• Log4Net provides extensible logging options.  If
    none of the two dozen or so built in logging storage mechanisms fit
    your needs, you can happily create a custom implementation of the IAppender interface for customized logging.
  • It’s very straightforward and often advantageous to create custom tasks to use in NAnt build files. 
  • The Provider model in .Net 2.0 is an example of the Plugin pattern (and the Service Locator variant of Dependency Injection).   


The Open/Closed Principle


“Software entities (Classes, Modules, Functions, etc.) should be open for extension but closed for modification.”


This sounds like a contradiction at first glance, but it’s not.  As explained by Robert Martin here,
the Open/Closed Principle (OCP) pushes you to design software in such a
way that new functionality can be added to system by creating brand new
code rather than modifying gobs of existing code.  The thinking behind the OCP is to make a system easier to change by leaving currently working code alone, or at least minimizing the amount of code modification needed to add the new behavior.  An abstracted Plugin pattern is one of the best ways to follow the OCP. 


I used to think that
the OCP was only important for systems that really needed a lot of
extensibility, but I’ve found that following the Open/Closed Principle
helps make code that can evolve inside of an incremental design process.  You
don’t necessarily have to use a Plugin pattern class that’s loaded via
reflection and configuration to get the benefits of the OCP.  You do, however, have to follow the Dependency Inversion Principle to reap the benefits of the OCP.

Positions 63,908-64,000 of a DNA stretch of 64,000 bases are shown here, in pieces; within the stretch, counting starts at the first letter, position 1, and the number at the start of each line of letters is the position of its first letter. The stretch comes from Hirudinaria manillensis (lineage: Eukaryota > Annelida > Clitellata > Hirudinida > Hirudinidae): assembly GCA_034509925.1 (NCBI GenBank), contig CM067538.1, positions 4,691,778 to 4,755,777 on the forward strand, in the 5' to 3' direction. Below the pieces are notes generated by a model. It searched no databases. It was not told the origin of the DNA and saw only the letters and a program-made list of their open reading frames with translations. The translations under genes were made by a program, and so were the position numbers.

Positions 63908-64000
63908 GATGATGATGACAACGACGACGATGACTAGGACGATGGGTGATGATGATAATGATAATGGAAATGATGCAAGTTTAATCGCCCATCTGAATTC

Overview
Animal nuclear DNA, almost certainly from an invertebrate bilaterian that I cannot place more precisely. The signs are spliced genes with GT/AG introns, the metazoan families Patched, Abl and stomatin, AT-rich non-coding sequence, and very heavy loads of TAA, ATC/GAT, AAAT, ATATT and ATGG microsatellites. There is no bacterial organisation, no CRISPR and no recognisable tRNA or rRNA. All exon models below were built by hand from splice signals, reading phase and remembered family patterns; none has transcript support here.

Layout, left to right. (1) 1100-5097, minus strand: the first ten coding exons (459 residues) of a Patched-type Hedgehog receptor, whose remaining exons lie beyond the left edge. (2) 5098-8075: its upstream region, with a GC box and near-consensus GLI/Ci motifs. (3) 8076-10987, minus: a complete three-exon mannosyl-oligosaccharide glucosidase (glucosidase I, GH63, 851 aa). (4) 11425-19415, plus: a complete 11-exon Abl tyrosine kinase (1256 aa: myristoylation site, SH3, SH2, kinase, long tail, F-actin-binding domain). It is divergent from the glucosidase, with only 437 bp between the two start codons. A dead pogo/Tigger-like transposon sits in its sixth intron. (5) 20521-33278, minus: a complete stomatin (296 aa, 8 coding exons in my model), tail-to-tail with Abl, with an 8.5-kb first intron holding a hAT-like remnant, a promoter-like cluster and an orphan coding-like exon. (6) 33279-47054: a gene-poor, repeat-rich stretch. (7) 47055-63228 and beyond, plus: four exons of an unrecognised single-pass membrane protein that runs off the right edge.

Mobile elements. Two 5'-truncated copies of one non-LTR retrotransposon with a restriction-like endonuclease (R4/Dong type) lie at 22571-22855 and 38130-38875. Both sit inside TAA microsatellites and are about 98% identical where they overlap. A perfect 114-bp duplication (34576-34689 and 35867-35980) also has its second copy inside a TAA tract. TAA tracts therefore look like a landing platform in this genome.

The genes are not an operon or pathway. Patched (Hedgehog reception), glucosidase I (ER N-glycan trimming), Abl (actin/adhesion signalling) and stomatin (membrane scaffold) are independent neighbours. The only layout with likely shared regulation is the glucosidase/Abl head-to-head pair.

My CodeBetter neighbor David Hayden has a good discussion on the OCP here.  The OCP is also easier to achieve by following the Single Responsibility Principle.


A Word of Caution


Don’t use a Plugin pattern until it’s really necessary.  Speculative
usage of the plugin pattern everywhere you think you’ll need
flexibility later is a quick path to a sclerotic, over-designed
application that nobody wants to work with.  Not that I’ve ever
been guilty of that.  The Plugin mechanism creates more
indirection in your code.  That leads to additional intellectual overhead trying to understand what’s happening in your code base.  I’m tangentially involved with a code base that extensively uses classes loaded by reflection.  The end result in this case is simply an application that is harder to debug and trace (and impervious to ReSharper code navigation).  If
you’re using the plugin pattern, I’d recommend using an existing tool
like StructureMap to take advantage of the diagnostics and
troubleshooting features.


One of the most
wrong-headed sentenced in all of software development is “let’s build
the framework first, and then the application will be easy.”  No, no, no.  I’m never going to be a part of (or be the cause of) this exercise in stupidity ever again.




My next two posts
will talk about using Inversion of Control for improved testability and
using Dependency Injection as a crucial technique for TDD.

About Jeremy Miller

Jeremy is the Chief Software Architect at Dovetail Software, the coolest ISV in Austin. Jeremy began his IT career writing "Shadow IT" applications to automate his engineering documentation, then wandered into software development because it looked like more fun. Jeremy is the author of the open source StructureMap tool for Dependency Injection with .Net, StoryTeller for supercharged acceptance testing in .Net, and one of the principal developers behind FubuMVC. Jeremy's thoughts on all things software can be found at The Shade Tree Developer at